10:20 PM: Would somebody please call Sean Hannity so we can stop talking about it?

10:18 PM: Trump credits himself for NATO’s decision to form an anti-terror branch.

10:15 PM: Trump blames Clinton for growth of ISIS, says “we should have taken the oil.”

10:10 PM: “I was just endorsed by Ice…” says Trump. Huh?

10:02 PM: “I think I’ve developed very good relationships over the last little while” with African-American communities, says Trump. Over the last two weeks? Good for you, Trump.


10:00 PM: “I think Donald Trump just criticized me for preparing for this debate. And yes I did. You know what else I did? I prepared to be president, and I think that’s a good thing,” says Clinton.

9:53 PM: Clinton acknowledges harsh truths regarding race for the first time tonight. “I think implicit bias is a problem for everyone, not just police,” she says.

9:47 PM: Trump implies benefits to stop and frisk, Lester Holt reminds Trump that stop and frisk was ruled unconstitutional, Trump tells Holt that he’s wrong.

9:46 PM: Clinton tiptoes around race question, emphasizes her respect for law enforcement.

9:42 PM: “It’s all words,” says Trump. Yes Donald, you need words to have a debate.

9:41 PM: “We have become a third world country,” says Trump. Didn’t know LaGuardia put us in the third world.

9:40 PM: Clinton smooth-talks her way through email jibe, clearly more practiced discussing emails than policy.

9:35 PM: Trump refuses to release tax returns. “Maybe he’s not as rich as he says he is,” says Clinton.

9:31 PM: “We are in a big fat ugly bubble.”


9:27 PM: “I’m really calling for major jobs,” says Trump. He does not follow with a plan to create them.

9:23 PM: Trump claims pride in tax cut that is “biggest since Ronald Reagan,” seems contrary to what I just learned in Principles.

9:20 PM: Hillary wastes time defending her husband’s record.

9:17 PM: Clinton highlights that Trump rooted for housing crisis– “I hope it does collapse, cuz then I can go in and buy some and make some money”– and Trump responds with– “That’s called business, by the way.”

9:08 PM: “Finally we are on the stage together, Donald Trump and I. Donald… It’s good to be with you,” says Clinton with marked hesitation.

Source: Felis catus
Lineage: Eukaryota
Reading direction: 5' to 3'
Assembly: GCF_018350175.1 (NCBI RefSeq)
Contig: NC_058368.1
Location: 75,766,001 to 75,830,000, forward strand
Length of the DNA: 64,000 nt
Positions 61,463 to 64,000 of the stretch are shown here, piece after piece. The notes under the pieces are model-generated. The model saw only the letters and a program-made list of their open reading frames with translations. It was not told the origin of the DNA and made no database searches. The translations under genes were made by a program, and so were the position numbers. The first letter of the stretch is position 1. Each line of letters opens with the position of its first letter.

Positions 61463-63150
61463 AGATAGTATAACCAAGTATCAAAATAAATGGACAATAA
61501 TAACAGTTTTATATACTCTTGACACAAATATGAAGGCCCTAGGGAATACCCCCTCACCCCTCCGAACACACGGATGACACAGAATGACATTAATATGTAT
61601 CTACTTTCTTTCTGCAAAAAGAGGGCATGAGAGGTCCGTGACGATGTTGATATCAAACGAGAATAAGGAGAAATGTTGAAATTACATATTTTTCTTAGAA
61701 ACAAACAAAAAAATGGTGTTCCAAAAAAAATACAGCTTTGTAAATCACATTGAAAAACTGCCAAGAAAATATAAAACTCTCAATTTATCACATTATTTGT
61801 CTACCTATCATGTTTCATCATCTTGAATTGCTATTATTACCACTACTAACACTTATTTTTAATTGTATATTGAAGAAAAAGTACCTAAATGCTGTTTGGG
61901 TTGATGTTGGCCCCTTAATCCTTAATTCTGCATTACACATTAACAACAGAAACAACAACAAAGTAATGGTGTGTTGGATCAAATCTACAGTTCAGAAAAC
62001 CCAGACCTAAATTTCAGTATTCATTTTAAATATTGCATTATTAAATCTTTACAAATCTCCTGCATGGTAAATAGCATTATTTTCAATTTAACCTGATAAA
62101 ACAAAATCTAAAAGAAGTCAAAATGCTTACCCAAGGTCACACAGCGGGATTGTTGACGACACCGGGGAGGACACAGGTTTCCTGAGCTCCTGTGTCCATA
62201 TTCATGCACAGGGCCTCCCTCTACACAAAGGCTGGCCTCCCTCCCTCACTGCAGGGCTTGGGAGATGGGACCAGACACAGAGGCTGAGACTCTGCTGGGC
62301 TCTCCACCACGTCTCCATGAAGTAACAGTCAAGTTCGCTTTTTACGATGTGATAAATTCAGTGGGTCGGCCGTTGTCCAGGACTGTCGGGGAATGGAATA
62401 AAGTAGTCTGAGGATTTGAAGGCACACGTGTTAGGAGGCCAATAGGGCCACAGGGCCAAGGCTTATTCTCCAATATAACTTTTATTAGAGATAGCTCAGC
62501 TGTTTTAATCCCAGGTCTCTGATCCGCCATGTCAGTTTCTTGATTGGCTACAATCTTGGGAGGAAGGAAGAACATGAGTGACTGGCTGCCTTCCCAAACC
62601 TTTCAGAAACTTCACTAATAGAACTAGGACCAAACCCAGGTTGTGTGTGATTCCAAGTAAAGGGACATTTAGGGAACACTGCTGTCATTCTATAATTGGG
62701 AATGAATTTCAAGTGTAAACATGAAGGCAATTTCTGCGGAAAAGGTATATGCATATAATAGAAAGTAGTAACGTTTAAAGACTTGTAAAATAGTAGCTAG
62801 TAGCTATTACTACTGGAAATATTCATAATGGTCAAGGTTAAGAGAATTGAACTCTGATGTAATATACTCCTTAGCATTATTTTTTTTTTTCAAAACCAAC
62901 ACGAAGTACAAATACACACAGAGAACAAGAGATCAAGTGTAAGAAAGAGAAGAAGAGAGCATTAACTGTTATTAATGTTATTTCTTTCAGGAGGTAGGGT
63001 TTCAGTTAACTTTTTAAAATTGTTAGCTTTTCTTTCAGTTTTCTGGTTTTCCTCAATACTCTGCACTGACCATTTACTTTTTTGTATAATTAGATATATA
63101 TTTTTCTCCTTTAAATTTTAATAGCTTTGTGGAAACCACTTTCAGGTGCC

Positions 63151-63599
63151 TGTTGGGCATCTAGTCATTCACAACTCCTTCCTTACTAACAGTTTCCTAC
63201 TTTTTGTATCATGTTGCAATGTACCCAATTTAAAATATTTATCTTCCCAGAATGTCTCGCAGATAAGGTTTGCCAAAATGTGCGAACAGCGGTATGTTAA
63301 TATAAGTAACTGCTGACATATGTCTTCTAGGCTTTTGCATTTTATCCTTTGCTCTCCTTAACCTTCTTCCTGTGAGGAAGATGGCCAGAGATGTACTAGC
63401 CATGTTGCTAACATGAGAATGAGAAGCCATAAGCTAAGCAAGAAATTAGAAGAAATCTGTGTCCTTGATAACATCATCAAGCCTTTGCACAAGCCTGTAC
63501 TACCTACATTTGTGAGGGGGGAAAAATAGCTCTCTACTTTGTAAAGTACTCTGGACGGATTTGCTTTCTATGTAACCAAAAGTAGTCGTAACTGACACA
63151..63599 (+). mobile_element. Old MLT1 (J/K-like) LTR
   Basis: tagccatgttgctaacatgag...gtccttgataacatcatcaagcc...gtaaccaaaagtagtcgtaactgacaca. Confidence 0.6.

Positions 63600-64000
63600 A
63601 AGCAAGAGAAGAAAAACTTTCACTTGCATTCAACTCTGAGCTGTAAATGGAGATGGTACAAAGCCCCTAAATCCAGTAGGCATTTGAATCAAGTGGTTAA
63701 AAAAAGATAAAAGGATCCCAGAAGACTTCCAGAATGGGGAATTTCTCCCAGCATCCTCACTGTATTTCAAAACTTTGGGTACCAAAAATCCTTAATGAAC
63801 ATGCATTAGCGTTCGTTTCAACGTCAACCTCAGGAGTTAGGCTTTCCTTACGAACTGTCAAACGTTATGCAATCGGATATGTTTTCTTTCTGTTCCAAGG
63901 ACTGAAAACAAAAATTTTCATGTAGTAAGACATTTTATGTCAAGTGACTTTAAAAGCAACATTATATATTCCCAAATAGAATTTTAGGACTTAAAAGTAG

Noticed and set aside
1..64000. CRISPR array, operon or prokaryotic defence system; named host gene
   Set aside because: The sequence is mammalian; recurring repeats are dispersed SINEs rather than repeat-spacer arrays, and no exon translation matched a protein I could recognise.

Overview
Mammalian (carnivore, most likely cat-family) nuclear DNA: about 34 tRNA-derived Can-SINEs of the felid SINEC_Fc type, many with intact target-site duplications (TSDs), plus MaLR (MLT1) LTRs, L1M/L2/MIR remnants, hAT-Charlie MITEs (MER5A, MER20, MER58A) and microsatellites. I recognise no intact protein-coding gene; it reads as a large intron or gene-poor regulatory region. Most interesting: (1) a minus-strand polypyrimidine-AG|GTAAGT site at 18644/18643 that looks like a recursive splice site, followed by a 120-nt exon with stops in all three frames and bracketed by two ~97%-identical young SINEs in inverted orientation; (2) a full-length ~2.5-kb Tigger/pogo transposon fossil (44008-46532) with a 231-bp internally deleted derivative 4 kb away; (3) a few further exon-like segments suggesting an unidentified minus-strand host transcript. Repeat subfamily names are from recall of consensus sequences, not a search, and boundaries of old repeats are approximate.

9:00 PM: As the countdown begins for the first of three presidential debates before the November election, the anticipation grows- who will come out on top? Will Trump’s buffoonery trump Clinton’s practiced pragmatism?



If you are interested in the upcoming election, love discussing and debating politics or want to learn about current affairs from world-renowned experts — or all of the above, the Watson is the place for you! This semester, they’re holding a discussion series called “American Democracy: The Dangers and Opportunities of Right Here and Right Now!” It’s a historic election — be sure to take part and learn your stuff!

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Thayer Street Face-Off

The “I Can’t Cook Book” is the title of a never-opened cookbook that magically appeared in the living room of the apartment I share with my roommates. I assume that this book is meant for me because my roommates have no trouble cooking for themselves and getting all of their nutrients in. I, on the other hand, have been living solely on the classic college meals: eggs, pb&j, grilled cheese, Ramen, mac ‘n’ cheese and sautéed spinach (which my roommates just taught me to make). Sometimes I consume all of these things in one day, but if I’m lucky, my roommates will make extra food, and I can eat a real meal.

Coming to college, I was expecting this. My mom (whose Christmas present will be the “I Can’t Cook Book” from my apartment) cannot cook either, so my family orders out for pretty much every meal. I am close to doing this with the restaurants on Thayer. I’ve survived two weeks on my repertoire of recipes, but I don’t think I can last much longer. Everyone knows that on Thayer street, there are important rivalries to explore.